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nurturing connections to community, culture and the natural environment

All young people should get to grow up in surroundings which are nurturing and promote a strong sense of belonging and growth.

This includes deep connections to culture, family and the wider community, as well as creative expression and a healthy natural environment.

We know these things matter to young people. For example, when asked about the things they value highly, 83.6% of young Victorians aged 15-19 cite their friendships and 82.9% cite their family relationships. In the past year, 54.7% of young Victorians got involved in arts, music or cultural activities, and a quarter got involved in environmental groups or activities. 

When young people are surrounded by loving family life and connections to other people, it helps them to develop good self-esteem and pro-social behaviours. A positive sense of culture and identity is also important, especially for Aboriginal young people and young people from refugee and migrant backgrounds. Meanwhile, young people enjoy better physical and mental health and social connections if they have access to safe, beautiful green spaces, parks and playgrounds.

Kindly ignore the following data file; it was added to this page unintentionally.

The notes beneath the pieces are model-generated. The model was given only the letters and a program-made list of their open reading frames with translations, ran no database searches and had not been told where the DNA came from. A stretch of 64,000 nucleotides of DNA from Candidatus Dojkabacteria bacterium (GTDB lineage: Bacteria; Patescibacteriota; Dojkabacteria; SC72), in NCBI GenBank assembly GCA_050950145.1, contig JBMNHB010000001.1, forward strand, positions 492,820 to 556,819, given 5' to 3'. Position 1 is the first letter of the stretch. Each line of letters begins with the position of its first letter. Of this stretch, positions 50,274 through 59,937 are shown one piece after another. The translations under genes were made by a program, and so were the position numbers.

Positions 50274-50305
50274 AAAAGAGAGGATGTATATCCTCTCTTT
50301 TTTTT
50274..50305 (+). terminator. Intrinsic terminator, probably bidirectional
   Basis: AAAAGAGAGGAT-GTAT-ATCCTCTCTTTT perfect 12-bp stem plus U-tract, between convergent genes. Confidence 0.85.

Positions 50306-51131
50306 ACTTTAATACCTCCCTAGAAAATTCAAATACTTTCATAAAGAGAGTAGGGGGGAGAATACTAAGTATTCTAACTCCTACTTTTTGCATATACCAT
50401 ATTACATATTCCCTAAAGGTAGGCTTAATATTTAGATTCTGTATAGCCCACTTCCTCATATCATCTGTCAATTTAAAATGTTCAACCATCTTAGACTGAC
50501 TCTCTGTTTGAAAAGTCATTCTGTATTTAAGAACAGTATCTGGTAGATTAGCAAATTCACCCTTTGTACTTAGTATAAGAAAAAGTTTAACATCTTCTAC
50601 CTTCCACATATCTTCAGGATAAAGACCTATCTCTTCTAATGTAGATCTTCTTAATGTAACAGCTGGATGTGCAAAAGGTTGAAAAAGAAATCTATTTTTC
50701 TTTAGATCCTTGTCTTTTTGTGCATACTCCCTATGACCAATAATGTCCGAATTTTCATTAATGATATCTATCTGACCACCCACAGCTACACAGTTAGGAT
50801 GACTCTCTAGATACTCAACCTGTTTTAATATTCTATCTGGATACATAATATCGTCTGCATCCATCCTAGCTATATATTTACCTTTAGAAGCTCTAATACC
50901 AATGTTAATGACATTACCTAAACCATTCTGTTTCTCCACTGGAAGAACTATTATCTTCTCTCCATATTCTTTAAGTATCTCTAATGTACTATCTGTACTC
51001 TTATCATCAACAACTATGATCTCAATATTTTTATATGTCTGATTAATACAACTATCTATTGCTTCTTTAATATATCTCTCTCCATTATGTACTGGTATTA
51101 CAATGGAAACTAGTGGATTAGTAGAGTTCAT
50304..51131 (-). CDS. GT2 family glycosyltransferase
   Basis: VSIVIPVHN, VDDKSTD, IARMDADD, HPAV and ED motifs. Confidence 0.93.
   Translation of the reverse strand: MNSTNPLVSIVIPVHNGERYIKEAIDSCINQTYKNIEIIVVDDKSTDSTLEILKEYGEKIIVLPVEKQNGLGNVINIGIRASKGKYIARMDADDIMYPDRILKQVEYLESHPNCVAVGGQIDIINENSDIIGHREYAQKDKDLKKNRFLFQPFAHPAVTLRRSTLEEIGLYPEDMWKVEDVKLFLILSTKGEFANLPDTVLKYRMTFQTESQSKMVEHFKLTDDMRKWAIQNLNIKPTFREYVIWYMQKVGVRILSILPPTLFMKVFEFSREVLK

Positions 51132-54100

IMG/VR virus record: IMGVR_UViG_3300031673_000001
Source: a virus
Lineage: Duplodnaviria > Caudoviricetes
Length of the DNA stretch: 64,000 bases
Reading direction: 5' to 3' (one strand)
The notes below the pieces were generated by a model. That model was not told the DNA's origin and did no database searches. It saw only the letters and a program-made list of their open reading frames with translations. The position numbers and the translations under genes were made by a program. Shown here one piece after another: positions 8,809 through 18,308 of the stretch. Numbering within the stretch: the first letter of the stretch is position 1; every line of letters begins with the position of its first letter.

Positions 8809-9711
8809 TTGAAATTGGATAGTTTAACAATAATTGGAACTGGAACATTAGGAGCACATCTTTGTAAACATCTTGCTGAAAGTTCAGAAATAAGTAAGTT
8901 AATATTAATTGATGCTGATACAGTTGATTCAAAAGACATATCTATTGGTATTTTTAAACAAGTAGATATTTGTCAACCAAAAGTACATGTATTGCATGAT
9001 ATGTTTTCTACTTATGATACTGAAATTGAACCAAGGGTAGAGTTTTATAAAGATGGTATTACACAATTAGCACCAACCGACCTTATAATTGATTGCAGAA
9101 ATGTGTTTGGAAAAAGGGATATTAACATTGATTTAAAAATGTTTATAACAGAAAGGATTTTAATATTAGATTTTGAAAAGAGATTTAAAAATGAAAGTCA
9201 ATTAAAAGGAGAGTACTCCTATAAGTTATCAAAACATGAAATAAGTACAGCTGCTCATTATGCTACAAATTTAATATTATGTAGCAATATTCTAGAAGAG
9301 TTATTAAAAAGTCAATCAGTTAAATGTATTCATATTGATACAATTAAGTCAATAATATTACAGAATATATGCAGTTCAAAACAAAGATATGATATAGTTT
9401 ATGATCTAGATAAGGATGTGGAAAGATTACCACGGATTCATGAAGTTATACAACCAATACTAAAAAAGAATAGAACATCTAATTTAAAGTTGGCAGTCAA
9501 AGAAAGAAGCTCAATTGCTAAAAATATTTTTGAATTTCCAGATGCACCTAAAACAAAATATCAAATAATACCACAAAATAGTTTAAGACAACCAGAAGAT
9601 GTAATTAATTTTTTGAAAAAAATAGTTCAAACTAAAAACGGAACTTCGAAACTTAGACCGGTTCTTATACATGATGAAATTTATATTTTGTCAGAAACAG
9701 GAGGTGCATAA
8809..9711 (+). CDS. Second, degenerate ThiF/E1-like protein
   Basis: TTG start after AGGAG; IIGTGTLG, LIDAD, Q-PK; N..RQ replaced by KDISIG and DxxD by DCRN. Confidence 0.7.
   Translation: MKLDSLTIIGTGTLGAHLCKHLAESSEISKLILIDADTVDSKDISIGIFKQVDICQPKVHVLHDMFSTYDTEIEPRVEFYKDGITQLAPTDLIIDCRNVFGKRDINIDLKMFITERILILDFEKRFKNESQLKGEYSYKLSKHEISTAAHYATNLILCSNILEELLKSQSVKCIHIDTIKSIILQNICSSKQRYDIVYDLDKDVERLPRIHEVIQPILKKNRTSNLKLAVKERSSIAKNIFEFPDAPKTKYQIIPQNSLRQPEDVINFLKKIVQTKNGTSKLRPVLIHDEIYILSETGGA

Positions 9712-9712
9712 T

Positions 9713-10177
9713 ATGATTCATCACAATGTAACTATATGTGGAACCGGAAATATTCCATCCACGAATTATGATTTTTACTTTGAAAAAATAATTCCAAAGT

However, not all young people get to enjoy these things. For example, nearly 30% of young Victorians don't agree they have a trusted adult in their lives. Many Aboriginal Victorians still don’t get the opportunity to speak an Aboriginal language or take part in cultural life. Some young people don’t have good access to natural outdoor spaces, especially young people with disability.

Victoria has some excellent programs designed to connect young people to community and culture and encourage young people’s creative and artistic life. For example, high quality mentoring programs help young people to reach their potential by bringing them together with caring adults in a structured, safe relationship, where they can access guidance, support and positive role modelling. Meanwhile, programs like FReeZA create opportunities for young artists, help young people to build skills in event planning, and get young people together in musical and cultural spaces that are affordable and drug-free.

However, many of these interventions are funded on a short-term basis and struggle to meet the full needs of their communities. They should be resourced in a way which allows them the flexibility to address issues like geographical isolation and disability access, and continue to build strengths in planning, governance, support for volunteers, and evaluation.

Meanwhile, if young people are to grow up in healthy natural environments, we must address broader threats of climate change and environmental degradation. These issues impact on young people disproportionately; young people are very aware that it is their generation (and future ones) which will be most affected. Many young people see strong benefits – environmental, economic and social – to learning about climate science and building clean energy movements at local, national and international levels.